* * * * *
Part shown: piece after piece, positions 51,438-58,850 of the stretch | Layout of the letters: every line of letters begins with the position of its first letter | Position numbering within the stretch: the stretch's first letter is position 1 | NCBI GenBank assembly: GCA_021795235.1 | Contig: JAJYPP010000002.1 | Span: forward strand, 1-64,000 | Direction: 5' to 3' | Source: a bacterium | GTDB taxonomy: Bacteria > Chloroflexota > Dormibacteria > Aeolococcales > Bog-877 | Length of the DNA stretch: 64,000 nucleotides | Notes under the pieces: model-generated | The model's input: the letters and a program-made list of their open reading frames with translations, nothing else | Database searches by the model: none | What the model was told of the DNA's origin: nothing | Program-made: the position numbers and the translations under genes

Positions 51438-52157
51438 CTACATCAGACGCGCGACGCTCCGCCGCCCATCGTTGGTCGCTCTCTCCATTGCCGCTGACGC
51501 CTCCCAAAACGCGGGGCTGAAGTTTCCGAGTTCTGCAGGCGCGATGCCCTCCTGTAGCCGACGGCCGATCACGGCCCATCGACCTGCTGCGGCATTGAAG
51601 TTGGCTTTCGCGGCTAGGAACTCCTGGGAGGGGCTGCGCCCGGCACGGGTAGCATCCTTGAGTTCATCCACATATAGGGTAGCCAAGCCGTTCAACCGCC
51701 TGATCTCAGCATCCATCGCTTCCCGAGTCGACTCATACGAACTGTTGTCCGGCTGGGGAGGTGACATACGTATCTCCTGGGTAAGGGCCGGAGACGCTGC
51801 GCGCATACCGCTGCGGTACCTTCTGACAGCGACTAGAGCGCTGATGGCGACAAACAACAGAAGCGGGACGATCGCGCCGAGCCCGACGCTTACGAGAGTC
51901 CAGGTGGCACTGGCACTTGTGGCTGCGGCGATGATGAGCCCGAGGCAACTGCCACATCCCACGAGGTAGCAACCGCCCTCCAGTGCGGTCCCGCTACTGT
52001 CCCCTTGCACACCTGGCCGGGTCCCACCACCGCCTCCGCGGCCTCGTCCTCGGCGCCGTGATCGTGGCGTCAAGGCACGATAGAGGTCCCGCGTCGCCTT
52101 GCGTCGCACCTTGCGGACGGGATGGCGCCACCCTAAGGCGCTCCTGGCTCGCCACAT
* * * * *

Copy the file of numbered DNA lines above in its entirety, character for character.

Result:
Part shown: piece after piece, positions 51,438-58,850 of the stretch | Layout of the letters: every line of letters begins with the position of its first letter | Position numbering within the stretch: the stretch's first letter is position 1 | NCBI GenBank assembly: GCA_021795235.1 | Contig: JAJYPP010000002.1 | Span: forward strand, 1-64,000 | Direction: 5' to 3' | Source: a bacterium | GTDB taxonomy: Bacteria > Chloroflexota > Dormibacteria > Aeolococcales > Bog-877 | Length of the DNA stretch: 64,000 nucleotides | Notes under the pieces: model-generated | The model's input: the letters and a program-made list of their open reading frames with translations, nothing else | Database searches by the model: none | What the model was told of the DNA's origin: nothing | Program-made: the position numbers and the translations under genes

Positions 51438-52157
51438 CTACATCAGACGCGCGACGCTCCGCCGCCCATCGTTGGTCGCTCTCTCCATTGCCGCTGACGC
51501 CTCCCAAAACGCGGGGCTGAAGTTTCCGAGTTCTGCAGGCGCGATGCCCTCCTGTAGCCGACGGCCGATCACGGCCCATCGACCTGCTGCGGCATTGAAG
51601 TTGGCTTTCGCGGCTAGGAACTCCTGGGAGGGGCTGCGCCCGGCACGGGTAGCATCCTTGAGTTCATCCACATATAGGGTAGCCAAGCCGTTCAACCGCC
51701 TGATCTCAGCATCCATCGCTTCCCGAGTCGACTCATACGAACTGTTGTCCGGCTGGGGAGGTGACATACGTATCTCCTGGGTAAGGGCCGGAGACGCTGC
51801 GCGCATACCGCTGCGGTACCTTCTGACAGCGACTAGAGCGCTGATGGCGACAAACAACAGAAGCGGGACGATCGCGCCGAGCCCGACGCTTACGAGAGTC
51901 CAGGTGGCACTGGCACTTGTGGCTGCGGCGATGATGAGCCCGAGGCAACTGCCACATCCCACGAGGTAGCAACCGCCCTCCAGTGCGGTCCCGCTACTGT
52001 CCCCTTGCACACCTGGCCGGGTCCCACCACCGCCTCCGCGGCCTCGTCCTCGGCGCCGTGATCGTGGCGTCAAGGCACGATAGAGGTCCCGCGTCGCCTT
52101 GCGTCGCACCTTGCGGACGGGATGGCGCCACCCTAAGGCGCTCCTGGCTCGCCACAT